This is the only white wine produced by this winery. And it smells like bananas.
We repeated these steps but now the goal was to write down our thoughts as we took a bite from each of the foods on our plate and immediately sipped.
My notes explicitly state that, although the white Vernaccia di san Gimignano was nice with toast, it was exceptional with a bite of salami. Marco asked by a show of hands, which food was best with the wine. Only the eight year old and myself had preferred the sweet and salty combination.
Marco reminded everyone that there were no wrong answers.
The red we sampled next was a Chianti Classico, with the black rooster label. If it had fruity flavors, they were lost on me. This was when I remembered that I had been fighting a head cold all week. For all I could tell, the wine tasted like buttered chicken. But this was the good stuff.
So I drank it. Salute!
“The vinegar on your greens,” declared Marco, “is our Balsamic Select. It can also be purchased at the end of our meal tonight.”
He flipped a sample form over as the meal was served. On the back, was an order form for everything they sold at the winery.
The Brunello di Montalcino has a strong personality with a dry, full, smooth, well balanced flavor. Its bouquet is characteristic and intense, composed of violet and forest fruit scents. I found it spicy with a strong leather undercurrent. It did not distract me from trying the secret family recipe white sauce lasagne because the waiter was going around and pouring million-dollar Truffle Flavored Extra Virgin Olive Oil over our plates.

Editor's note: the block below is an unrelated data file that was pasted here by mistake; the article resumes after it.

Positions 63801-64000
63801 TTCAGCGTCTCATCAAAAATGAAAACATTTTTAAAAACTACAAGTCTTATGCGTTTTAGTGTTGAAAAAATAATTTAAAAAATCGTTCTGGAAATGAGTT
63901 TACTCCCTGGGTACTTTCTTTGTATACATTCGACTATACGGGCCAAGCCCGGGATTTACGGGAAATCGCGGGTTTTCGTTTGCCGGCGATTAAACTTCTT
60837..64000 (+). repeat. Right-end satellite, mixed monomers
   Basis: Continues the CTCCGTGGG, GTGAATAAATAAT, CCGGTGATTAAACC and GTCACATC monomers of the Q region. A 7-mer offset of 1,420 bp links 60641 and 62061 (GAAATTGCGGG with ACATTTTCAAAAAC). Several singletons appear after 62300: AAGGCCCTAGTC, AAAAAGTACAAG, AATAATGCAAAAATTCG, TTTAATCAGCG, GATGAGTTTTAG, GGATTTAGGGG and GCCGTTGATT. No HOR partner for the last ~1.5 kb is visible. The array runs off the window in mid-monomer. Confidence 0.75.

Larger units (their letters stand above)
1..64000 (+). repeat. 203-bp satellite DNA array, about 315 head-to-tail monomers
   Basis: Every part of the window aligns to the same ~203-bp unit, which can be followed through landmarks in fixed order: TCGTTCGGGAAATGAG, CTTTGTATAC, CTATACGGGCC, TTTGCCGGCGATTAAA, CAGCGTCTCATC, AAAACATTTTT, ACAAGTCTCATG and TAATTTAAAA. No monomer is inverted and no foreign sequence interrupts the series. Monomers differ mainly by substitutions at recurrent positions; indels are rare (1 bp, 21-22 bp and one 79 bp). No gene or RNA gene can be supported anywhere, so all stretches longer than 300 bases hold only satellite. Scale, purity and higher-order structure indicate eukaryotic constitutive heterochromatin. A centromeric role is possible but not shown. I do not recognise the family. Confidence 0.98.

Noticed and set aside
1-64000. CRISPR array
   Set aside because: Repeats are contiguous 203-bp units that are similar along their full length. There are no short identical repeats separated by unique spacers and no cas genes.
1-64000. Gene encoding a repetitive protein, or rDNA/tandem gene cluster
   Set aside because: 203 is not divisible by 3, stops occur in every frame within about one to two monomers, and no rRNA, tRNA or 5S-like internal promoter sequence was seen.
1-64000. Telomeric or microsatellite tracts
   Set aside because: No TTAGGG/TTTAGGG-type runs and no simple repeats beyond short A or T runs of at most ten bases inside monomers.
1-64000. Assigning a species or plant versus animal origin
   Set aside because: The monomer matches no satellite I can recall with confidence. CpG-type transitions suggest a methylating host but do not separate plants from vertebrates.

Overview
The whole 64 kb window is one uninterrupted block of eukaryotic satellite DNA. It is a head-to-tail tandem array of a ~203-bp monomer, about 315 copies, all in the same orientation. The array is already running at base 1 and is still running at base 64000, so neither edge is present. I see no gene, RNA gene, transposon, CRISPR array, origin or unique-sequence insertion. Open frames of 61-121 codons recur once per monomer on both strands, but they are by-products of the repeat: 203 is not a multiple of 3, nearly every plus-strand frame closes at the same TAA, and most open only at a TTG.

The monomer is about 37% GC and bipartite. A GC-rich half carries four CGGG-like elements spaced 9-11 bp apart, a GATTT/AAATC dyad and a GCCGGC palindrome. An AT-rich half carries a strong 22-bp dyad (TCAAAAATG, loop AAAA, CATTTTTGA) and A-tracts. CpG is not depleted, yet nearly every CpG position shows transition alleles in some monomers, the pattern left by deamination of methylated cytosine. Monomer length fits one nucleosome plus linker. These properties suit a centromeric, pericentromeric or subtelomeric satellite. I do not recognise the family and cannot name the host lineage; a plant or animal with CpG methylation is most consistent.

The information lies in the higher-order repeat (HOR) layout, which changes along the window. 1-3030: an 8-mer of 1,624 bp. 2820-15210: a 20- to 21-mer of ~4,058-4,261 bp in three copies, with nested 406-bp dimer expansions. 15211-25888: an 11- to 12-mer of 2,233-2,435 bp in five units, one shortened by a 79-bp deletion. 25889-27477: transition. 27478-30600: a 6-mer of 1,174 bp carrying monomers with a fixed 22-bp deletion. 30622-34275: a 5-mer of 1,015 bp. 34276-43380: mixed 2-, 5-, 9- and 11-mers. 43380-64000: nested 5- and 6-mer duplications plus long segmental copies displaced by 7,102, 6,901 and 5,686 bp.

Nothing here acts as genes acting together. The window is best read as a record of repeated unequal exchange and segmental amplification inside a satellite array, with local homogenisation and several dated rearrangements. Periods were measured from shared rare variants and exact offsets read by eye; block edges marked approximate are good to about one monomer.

I have never tasted truffle outside of a box of See’s candy.
There are no words to explain this flavor to you. But it is fabulous and delicious and intriguing. Even with a head cold.
“Truffles are a strong aphrodisiac,” warned Marco, “be careful!”
The honeymooners giggled. The gigglers demanded more wine. The eight year old looked thoughtful. I drank my Brunello.
Another course was served, a thin slice of beef and little bits of potato, some bare lettuce. With it we tried Cavaliere, a Super Tuscan. “The prime quality and structure of this wine demand excellent first courses and risottos with sauces made from game, red meat, and mature spicy cheeses.” My thoughts were, “There’s a horse on the label and it has great legs in the glass. Logic.”
Have I mentioned that red wine puts me to sleep within minutes?
Thankfully, plates of biscotti appeared, along with the house dessert wine. Naturally, there were rules: dip the biscotti into your wine ten times, then nibble the cookie and sip the wine. Repeat.
Marco set up shop as we finished, selling his wares to one and all. Hubby had thoroughly enjoyed the wines and bought some Cavaliere to bring home.
“Excellent choice,” I mumbled. I was cheating, chomping on the brick-hard biscotti and swilling the wine down after it.
Sure, Marco can school me on wine etiquette, but me and enjoying dessert go way back.
I love how you described your experience – as more of a sales pitch than the tour you expected. When traveling, it’s often hard to discern which “tours” will embrace the family traditions and which ones mostly cater to the tourists. Good job!